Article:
Assemblyman Tick Segerblom, D-Las Vegas, said he supports the earlier reporting language proposed by Miller in the 2009 session, but suggested a voluntary process whereby candidates would post the information on their own websites would not be practical. One candidate might post the information prominently while another would bury it on the website. It would also require voters to seek out each candidate’s website, he said.

An alternative would be to have the secretary of state’s office set up a system that would be uniform for candidates who wanted to provide the information. But it is unlikely that many candidates would voluntarily report because of a concern their opponents would not do the same, he said.

Transparency is critical but not likely to occur without legislation, Segerblom said.

The electronic filing requirement would not have been in place for this election cycle anyway. AB 82 was amended by the Assembly Elections, Procedures, Ethics and Constitutional Amendments Committee to have the requirement take effect in January of 2011.

AB82 passed the Assembly 23-18 on May 21 with the electronic filing requirement in place. It provided an exemption for a candidate who did not have access to a computer and limited the requirement to candidates who collected more than $10,000.

Stewart said he voted no on the bill because of other sections dealing with voter registration changes, not because of the electronic contribution reporting requirement.

But the bill, which contained numerous other provisions relating to election law, was then amended May 30 by the Senate Legislative Operations and Elections Committee to delete the electronic reporting requirement. Sen. Bill Raggio, R-Reno, made the motion to delete the provision. Sen. John Lee, D-North Las Vegas, voted no. Sen. Barbara Cegavske, R-Las Vegas, abstained, according to the committee minutes.

The bill then passed the Senate on a 16-5 vote.

Ultimately none of the provisions of AB82 survived because the Legislature ran out of time before taking final action on the measure.

Numerous state assembly and senate candidates contacted for their comments on the issue did not return calls.

Gibbons, Lawmakers Meet to Discuss Budget in First “Open Door” Session

By Sean Whaley | 2:40 pm December 21st, 2009

CARSON CITY – Gov. Jim Gibbons and nine state lawmakers from both political parties spent about an hour today informally discussing potential solutions to the state’s budget shortfall, including a discussion of state employee furloughs versus pay reductions.

The first “open door” meeting proposed by Gibbons to discuss solutions to a current $67 million shortfall in the state general fund budget was productive, according to two of the lawmakers who attended.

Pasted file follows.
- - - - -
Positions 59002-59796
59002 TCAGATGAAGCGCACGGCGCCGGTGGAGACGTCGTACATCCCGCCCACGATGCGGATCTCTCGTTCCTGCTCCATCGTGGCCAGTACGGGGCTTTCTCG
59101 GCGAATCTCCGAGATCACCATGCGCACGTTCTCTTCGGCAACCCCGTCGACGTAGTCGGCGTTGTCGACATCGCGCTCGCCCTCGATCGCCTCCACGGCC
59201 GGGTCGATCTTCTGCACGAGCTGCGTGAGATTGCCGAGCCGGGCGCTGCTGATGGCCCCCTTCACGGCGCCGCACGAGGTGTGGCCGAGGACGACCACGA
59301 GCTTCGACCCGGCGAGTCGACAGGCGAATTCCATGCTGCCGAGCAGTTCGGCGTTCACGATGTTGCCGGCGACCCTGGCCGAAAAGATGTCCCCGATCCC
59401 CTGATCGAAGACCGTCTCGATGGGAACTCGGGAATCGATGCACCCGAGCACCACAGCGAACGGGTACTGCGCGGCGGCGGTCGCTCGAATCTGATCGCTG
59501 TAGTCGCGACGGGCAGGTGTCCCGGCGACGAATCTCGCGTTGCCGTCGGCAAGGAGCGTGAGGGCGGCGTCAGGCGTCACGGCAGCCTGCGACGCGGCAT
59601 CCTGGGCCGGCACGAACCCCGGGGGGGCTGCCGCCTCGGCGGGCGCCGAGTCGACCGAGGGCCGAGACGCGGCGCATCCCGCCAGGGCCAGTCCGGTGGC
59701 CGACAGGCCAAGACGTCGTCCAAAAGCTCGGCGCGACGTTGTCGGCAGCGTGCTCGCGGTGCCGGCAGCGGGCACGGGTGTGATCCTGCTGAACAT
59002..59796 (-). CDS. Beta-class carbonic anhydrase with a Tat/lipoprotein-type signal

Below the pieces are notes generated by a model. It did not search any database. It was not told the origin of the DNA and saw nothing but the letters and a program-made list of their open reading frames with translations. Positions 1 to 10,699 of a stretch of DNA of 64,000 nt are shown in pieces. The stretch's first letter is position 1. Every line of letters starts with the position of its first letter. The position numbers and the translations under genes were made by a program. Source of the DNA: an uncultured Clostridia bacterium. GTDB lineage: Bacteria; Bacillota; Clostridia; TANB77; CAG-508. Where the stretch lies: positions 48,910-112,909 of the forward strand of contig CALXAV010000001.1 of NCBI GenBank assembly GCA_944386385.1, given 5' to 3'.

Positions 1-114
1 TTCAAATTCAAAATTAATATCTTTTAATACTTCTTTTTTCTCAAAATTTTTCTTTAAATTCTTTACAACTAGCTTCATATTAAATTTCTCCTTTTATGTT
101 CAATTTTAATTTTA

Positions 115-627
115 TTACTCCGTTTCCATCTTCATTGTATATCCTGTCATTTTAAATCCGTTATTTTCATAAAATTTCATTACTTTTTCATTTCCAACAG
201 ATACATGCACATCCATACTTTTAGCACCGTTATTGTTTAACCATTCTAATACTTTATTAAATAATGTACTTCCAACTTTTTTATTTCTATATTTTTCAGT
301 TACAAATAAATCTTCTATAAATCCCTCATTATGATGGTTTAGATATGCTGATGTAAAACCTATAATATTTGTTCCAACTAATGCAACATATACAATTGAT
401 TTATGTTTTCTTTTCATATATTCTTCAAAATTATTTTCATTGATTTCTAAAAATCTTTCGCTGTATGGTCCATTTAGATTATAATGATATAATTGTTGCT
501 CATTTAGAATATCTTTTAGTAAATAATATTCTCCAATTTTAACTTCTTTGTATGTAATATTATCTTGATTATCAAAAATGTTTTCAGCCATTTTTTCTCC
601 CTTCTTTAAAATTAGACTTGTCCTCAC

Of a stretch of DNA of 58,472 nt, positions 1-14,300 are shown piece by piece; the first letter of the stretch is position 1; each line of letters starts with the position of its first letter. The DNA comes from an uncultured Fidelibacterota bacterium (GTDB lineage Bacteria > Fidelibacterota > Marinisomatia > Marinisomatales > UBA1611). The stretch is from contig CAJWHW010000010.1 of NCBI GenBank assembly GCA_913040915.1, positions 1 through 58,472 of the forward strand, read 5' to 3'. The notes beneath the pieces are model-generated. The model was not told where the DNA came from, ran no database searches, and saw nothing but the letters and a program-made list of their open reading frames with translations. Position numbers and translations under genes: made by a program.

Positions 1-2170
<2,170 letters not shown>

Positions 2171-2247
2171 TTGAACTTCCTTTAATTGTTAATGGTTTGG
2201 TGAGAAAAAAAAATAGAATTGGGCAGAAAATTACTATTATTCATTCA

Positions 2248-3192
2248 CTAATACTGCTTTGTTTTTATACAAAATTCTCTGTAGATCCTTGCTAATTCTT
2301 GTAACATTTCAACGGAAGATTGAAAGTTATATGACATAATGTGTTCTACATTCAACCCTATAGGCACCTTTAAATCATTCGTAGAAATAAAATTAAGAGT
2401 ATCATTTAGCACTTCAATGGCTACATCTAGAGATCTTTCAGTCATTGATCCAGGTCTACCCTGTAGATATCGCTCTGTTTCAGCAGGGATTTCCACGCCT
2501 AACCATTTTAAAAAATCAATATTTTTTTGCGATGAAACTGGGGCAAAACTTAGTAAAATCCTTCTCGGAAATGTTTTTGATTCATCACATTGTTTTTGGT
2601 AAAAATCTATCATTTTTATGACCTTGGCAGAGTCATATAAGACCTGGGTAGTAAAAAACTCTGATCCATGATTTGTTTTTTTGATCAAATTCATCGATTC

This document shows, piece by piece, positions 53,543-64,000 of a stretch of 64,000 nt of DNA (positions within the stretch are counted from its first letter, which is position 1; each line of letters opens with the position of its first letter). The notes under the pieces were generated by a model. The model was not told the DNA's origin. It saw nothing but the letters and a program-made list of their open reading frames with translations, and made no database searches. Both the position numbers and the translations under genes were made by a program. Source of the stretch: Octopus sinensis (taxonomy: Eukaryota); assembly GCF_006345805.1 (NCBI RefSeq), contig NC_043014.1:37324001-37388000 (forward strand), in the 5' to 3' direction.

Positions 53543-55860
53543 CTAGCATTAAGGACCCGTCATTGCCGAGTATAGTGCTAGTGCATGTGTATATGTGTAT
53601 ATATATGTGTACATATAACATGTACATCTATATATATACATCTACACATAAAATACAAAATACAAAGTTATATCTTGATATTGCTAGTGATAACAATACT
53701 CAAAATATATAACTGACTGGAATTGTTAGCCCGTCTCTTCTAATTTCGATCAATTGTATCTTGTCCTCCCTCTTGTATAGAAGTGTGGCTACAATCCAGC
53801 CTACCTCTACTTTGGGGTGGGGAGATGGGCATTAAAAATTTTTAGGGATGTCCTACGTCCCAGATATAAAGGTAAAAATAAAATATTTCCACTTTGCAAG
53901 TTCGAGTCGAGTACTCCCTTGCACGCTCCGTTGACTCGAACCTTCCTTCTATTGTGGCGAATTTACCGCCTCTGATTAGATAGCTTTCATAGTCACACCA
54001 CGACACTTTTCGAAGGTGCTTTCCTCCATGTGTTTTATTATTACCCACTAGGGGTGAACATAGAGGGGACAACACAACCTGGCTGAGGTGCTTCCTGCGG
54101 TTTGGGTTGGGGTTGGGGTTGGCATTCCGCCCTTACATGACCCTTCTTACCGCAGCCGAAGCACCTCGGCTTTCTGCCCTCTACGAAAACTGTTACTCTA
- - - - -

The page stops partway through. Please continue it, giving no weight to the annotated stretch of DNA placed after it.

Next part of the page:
The meeting was not open to the general public, and it disbanded before an invitation to the media to attend the last 15 minutes of the get-together could be accommodated.

Gibbons left to attend another engagement after about an hour of discussion.

Gibbons spokesman Dan Burns said the governor appreciated the open dialogue with the five Democrats and four Republicans and said there was agreement to continue the meetings on a regular basis.

“The important thing was to have a starting point for a dialogue, which seemed to go very well today,” he said. “The second thing is, make sure your dialogue includes the exchange of ideas. Everyone got a chance to speak.”

Burns said the furlough and pay reduction discussion came up because not all state employees are now being required to take a furlough day as required by the 2009 Legislature to help balance the budget. Key correctional positions are exempted, for example, creating an inequity with other state employees, he said.

Gibbons had proposed a straight pay cut for all employees instead.

“It is not fair to have a certain segment that doesn’t have to take a furlough or some sort of pay reduction, and a certain segment that does,” Burns said.

Sen. Bob Coffin, D-Las Vegas, who attended the meeting via videoconference from Las Vegas, said he welcomed the chance to talk directly with Gibbons.

“I needed the opportunity to lobby him to have a special session in order to clear the decks so we can get the Race to the Top money,” he said.

Some lawmakers have called on Gibbons to quickly call a special session so a Nevada law prohibiting the state from receiving the federal stimulus funds to improve student achievement can be repealed and an application can be submitted next month.

Gibbons has so far rejected the call for an early special session, saying Nevada is better off applying for the second round of funding in June.

Coffin said he also pushed for a legislative change at a special session to allow the state to use $160 million in borrowed funds to help get through this fiscal year rather than next year. Only $30 million in the loan from a local government investment pool can be used this year without the change.

Some lawmakers have proposed accessing the borrowed funds now rather than making immediate budget cuts to balance the budget.

Assemblyman James Settelmeyer, R-Gardnerville, said the meeting provided good interaction.

“It opened a line of communication which is good to see,” he said. “There have been times when the Legislature and the executive branch have not talked that much.”

Settelmeyer said he agrees that it is better to wait to call a special session so that the Race to the Top issue and the budget problems can all be addressed at the same time.